A Greener Jack o’ Lantern
There are many ways to have a green Halloween, from making your own eco-friendly decorations to handing out fair-trade Endangered Species chocolates to your neighborhood trick-or-treaters. Here are three steps to greening your Halloween Jack o’ Lantern.
3 Steps to a Green Jack o’ Lantern
1. Buy a locally-grown pumpkin. Just like with the food we eat, buying locally-grown pumpkins supports the local economy and the environment, especially if you can find an organic pumpkin patch. Many small family farmers depend on their Halloween pumpkin patch festivities to supplement their normal farm income. Some farms have rather over-the-top festivals with rides, bouncy pumpkins, corn mazes and more, which are of course great for entertaining your kids, too. Remember to buy extra, smaller pumpkins for eating (see step 3).
2. Use non-toxic soy or beeswax candles. Parrafin wax, which most candles are now made from, is derived from petroleum and emits carcinogens when burned — producing some of the same toxins as burning diesel fuel (contributing to indoor air pollution), while the artificial fragrances can irritate asthma and allergies. Soy candles are cleaner burning and often use natural fragrances if any, while old-fashioned beeswax candles are the purist choice and are also clean-burning and drip-free. I found beeswax votives and tea lights at a local home goods store, Bungalow. The Big Green Purse has links to a few other places to find soy or beeswax candles.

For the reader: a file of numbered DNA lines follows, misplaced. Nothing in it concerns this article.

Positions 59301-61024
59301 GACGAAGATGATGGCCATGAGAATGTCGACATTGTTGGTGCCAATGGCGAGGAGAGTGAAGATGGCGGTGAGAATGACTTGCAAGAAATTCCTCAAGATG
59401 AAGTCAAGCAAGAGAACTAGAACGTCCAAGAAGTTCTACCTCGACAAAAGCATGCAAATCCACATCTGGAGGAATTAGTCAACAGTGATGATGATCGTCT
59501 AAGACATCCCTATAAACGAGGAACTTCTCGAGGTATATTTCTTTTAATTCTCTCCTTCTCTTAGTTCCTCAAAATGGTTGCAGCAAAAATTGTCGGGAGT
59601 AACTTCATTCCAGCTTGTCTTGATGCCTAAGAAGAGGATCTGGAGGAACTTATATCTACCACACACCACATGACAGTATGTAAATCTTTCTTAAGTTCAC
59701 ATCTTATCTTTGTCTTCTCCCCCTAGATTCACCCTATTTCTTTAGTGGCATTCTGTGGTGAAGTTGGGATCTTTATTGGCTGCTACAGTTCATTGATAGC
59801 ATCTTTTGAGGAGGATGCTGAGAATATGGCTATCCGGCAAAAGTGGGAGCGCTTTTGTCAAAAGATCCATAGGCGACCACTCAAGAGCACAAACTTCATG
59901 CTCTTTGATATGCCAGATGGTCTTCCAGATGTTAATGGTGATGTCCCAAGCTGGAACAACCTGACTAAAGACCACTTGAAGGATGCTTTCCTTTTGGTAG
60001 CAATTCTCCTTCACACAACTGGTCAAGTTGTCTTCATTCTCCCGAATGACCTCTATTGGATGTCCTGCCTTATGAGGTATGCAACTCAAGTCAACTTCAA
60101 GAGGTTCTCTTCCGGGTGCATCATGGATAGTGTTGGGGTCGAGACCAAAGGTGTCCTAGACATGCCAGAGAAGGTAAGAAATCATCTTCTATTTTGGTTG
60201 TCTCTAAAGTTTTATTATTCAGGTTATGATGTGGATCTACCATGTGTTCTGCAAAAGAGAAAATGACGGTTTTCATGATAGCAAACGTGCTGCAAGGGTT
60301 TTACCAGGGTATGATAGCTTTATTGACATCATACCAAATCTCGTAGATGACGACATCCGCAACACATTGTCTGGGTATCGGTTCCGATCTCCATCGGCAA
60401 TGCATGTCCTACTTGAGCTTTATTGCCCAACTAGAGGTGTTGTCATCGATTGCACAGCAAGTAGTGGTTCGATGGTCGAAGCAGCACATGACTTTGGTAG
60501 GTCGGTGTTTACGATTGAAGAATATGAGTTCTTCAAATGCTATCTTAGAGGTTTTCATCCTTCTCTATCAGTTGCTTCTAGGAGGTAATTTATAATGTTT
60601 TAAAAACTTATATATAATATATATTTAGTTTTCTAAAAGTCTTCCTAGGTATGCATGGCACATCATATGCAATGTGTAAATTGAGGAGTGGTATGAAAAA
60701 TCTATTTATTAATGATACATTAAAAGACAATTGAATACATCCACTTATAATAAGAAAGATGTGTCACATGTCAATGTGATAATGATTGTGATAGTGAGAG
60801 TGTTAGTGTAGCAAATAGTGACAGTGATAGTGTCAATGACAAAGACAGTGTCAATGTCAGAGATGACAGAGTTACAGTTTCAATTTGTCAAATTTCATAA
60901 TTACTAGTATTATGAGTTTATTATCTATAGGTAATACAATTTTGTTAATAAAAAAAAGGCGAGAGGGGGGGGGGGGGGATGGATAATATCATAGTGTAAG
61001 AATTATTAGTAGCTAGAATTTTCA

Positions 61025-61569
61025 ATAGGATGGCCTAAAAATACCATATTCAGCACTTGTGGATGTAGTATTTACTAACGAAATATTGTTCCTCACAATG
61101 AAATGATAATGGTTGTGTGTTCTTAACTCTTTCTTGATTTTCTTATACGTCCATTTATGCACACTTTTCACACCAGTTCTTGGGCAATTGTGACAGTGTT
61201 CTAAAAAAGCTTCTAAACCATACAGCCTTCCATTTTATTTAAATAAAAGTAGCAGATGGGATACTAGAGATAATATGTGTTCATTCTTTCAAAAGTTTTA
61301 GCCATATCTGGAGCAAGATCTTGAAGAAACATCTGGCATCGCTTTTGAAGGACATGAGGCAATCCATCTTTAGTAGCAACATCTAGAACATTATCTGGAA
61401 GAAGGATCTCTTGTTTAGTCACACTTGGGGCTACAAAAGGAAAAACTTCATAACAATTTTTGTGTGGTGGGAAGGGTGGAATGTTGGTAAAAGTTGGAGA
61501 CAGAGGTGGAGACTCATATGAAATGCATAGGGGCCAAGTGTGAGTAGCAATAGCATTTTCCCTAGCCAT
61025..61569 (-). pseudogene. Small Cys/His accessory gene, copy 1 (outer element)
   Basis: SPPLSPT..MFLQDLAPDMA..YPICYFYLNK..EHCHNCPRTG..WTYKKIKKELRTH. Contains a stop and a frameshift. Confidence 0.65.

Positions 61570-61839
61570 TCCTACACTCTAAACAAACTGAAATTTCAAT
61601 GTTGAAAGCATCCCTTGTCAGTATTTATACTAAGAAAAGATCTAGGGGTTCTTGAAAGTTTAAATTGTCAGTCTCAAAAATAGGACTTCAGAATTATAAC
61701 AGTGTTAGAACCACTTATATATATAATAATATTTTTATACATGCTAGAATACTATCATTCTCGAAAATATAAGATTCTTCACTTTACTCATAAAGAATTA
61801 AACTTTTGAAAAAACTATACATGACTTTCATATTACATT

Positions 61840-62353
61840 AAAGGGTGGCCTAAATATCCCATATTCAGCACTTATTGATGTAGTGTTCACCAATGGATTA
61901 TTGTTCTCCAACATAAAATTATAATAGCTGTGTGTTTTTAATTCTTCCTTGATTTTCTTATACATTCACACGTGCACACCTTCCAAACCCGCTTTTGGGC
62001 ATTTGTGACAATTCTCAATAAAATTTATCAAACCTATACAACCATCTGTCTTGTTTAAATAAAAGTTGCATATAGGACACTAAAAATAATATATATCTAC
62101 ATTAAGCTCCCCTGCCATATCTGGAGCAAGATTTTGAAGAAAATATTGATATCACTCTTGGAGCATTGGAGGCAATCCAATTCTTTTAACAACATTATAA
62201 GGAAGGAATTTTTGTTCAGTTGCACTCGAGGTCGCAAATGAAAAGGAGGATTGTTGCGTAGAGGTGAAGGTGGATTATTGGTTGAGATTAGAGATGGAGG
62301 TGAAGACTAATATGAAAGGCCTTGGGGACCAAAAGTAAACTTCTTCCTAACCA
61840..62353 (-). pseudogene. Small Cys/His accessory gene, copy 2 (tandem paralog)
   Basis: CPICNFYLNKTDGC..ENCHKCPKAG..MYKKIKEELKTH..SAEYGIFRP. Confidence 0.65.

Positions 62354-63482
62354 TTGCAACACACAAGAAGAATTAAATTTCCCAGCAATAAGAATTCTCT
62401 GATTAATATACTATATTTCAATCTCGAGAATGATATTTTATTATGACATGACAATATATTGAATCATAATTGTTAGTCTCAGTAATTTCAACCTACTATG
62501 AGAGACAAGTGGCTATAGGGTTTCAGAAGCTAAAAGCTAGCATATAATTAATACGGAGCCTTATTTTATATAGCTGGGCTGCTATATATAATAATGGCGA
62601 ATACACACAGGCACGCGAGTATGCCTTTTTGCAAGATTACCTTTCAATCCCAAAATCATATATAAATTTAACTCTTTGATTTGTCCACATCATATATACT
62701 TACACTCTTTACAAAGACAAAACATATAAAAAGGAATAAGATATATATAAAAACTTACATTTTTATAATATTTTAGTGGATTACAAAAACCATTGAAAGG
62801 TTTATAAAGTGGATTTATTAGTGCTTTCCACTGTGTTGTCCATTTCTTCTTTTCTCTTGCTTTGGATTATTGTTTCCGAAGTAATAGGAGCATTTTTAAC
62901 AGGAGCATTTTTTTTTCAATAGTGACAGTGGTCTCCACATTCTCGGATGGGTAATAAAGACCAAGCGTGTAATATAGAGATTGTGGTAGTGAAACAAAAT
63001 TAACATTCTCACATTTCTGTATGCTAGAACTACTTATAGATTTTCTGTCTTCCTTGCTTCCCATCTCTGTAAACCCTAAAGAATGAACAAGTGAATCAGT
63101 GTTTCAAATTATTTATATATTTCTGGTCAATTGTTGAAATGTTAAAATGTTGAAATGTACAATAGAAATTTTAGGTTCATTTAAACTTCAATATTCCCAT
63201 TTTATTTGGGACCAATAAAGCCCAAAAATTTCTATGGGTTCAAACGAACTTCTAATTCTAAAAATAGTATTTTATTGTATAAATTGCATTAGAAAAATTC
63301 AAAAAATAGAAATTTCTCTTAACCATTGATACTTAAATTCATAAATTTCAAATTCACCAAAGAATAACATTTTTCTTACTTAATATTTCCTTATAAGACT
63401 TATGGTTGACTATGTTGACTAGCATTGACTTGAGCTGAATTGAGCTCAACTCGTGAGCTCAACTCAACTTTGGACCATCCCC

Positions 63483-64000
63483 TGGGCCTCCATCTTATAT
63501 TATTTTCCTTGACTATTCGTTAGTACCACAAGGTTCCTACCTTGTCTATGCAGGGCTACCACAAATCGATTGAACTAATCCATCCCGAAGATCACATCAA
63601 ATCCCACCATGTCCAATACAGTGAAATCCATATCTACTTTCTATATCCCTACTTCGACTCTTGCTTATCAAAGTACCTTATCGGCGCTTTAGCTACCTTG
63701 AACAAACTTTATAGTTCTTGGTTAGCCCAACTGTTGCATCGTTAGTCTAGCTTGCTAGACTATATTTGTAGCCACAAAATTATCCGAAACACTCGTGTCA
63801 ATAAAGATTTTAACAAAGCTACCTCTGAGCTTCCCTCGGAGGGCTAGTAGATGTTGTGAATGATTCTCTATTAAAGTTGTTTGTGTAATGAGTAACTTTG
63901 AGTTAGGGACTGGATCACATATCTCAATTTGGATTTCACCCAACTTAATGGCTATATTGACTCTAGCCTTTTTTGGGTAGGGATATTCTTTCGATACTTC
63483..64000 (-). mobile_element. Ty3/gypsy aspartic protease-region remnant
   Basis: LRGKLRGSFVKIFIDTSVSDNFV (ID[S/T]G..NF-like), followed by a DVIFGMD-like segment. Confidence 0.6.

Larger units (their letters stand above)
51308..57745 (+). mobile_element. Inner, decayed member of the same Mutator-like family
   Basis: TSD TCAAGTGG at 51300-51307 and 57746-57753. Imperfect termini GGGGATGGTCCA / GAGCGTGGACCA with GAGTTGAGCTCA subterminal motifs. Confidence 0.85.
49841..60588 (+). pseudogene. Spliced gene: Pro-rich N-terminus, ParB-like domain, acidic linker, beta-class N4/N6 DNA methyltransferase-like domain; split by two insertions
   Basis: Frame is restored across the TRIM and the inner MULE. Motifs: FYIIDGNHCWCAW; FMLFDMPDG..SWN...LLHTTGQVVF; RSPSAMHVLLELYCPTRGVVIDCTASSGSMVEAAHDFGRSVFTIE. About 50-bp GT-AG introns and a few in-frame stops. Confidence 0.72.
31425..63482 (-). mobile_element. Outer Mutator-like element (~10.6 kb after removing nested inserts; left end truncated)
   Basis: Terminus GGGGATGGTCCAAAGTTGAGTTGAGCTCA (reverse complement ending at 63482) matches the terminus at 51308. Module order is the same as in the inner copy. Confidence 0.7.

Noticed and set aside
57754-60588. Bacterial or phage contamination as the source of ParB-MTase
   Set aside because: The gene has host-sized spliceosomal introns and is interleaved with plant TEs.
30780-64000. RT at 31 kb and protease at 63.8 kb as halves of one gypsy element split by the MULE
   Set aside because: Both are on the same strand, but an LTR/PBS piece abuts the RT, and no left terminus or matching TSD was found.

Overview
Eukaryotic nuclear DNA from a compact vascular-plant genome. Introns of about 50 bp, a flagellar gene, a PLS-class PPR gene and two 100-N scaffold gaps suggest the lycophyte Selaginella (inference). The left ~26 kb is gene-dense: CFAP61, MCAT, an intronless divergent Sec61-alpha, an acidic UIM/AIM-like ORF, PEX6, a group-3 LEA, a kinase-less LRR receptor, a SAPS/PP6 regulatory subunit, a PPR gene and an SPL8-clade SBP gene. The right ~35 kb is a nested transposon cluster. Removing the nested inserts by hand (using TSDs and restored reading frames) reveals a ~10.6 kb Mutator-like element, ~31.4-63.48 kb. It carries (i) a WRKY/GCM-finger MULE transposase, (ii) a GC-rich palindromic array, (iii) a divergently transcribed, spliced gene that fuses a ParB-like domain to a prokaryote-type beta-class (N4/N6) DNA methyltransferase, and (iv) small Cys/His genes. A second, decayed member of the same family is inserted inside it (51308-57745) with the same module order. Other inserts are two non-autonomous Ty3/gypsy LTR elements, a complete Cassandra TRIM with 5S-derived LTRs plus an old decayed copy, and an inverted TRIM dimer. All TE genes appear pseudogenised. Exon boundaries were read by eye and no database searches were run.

3. Eat your pumpkins! Many farmers sell smaller sugar pumpkins, or other varieties, which are ideal for cooking. The green pumpkin pictured above is a Cushaw pumpkin, a traditional pie variety. Large carving pumpkins have rather tough meat, but of course you can still roast the seeds. To make your own pumpkin puree, bake the whole pumpkin at 350 degrees for 90 minutes. Allow it to cool, then peel, remove the goop (reserving the seeds for roasting), and mash or blend the pulp until smooth. You can freeze the pulp for later use, and simply use it in your favorite recipes in place of canned pumpkin. (Avoiding that BPA-lining in canned foods.)
For more ideas, visit Green Halloween, Nature Moms‘ Eco-Friendly Halloween, or Green Me’s list of HFCS-free Halloween treats. And if you really want to shock your friends, check out these anti-environment costume ideas.